As humans, almost everything we do is a cooperative undertaking, and we always have to be alert to the possibility that we will be cheated out of our fair share of the rewards. Because of this, Evolutionary Psychology predicts that humans will be highly attuned to detecting and handling cheating in social interactions.
What is our response to being cheated? We may try to recover what we we feel we are owed. Most cultures have some sort of judicial mechanism to support recovering damages, and to do so is economically rational. But our initial (and primary) response is emotional. We feel an anger which is much the same as if we had been physically harmed. In addition, this anger is in some sense disproportionate and irrational, in that it may lead us into some confrontation with the person we feel has wronged us, where the possible cost to us far exceeds the loss we suffered (we could be killed.) “It's not the money, it's the principle of the thing.”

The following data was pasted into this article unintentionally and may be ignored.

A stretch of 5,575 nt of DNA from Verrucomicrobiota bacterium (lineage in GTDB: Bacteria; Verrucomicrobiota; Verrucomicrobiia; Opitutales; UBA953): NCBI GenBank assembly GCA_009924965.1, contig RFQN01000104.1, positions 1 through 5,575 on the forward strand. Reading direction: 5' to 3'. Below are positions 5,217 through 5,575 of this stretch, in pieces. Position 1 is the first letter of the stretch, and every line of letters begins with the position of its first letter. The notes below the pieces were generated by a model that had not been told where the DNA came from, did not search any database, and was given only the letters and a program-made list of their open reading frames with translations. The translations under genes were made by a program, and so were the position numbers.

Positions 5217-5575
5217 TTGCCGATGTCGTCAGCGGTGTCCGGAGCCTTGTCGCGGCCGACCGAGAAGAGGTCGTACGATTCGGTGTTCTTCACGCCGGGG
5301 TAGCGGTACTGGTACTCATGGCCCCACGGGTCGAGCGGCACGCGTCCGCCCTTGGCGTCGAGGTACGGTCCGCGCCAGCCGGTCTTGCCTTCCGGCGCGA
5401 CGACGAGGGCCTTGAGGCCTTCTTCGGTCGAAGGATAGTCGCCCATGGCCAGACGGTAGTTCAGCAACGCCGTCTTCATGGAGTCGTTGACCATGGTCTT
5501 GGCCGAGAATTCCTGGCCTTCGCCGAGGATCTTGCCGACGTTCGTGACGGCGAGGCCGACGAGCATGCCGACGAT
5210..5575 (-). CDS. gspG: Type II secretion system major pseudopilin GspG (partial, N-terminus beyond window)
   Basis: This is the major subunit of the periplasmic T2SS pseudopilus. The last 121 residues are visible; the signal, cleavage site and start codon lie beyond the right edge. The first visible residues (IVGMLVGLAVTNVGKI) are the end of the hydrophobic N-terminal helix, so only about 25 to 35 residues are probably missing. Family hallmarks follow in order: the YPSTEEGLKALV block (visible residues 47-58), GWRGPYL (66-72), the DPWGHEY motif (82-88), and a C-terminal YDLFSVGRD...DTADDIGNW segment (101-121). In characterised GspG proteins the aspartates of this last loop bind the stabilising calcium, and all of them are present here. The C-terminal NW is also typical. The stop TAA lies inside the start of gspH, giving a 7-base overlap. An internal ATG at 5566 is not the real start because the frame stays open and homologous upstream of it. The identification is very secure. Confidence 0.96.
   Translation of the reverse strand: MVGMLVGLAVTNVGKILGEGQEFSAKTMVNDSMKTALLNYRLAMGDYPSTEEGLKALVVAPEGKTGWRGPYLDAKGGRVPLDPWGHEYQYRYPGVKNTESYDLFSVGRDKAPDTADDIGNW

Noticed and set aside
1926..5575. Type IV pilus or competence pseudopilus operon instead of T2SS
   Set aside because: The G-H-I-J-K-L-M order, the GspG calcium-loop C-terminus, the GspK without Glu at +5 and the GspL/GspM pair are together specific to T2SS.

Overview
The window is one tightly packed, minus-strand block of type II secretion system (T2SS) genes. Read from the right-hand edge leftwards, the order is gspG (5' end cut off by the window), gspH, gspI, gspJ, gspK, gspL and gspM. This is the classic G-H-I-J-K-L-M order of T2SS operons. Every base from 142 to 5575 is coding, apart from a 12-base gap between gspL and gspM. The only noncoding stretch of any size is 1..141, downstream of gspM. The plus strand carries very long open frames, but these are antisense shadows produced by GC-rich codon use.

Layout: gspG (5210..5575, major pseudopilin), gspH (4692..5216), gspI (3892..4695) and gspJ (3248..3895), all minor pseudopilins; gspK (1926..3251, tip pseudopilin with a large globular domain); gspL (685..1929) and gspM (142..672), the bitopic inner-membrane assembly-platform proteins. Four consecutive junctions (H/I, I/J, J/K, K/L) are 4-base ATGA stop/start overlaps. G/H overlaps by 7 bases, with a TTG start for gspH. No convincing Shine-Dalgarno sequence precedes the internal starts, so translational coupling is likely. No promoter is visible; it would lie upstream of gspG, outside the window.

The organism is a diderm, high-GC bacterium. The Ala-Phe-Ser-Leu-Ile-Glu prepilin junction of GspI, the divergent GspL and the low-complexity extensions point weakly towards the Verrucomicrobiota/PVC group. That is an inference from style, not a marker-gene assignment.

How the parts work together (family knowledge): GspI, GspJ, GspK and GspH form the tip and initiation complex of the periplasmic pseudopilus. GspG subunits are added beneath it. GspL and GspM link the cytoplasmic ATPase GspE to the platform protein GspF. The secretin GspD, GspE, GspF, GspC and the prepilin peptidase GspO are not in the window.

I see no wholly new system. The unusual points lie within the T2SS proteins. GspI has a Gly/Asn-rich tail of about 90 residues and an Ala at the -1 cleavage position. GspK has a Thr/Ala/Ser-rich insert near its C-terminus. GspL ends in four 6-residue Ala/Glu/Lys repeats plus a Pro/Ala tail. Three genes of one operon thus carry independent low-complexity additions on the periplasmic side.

Robert Frank considers such a disproportionate “irrational” response to be exactly the sort of behavior that is needed to encourage cooperation, especially when there is no rule of law (see Passions Within Reason).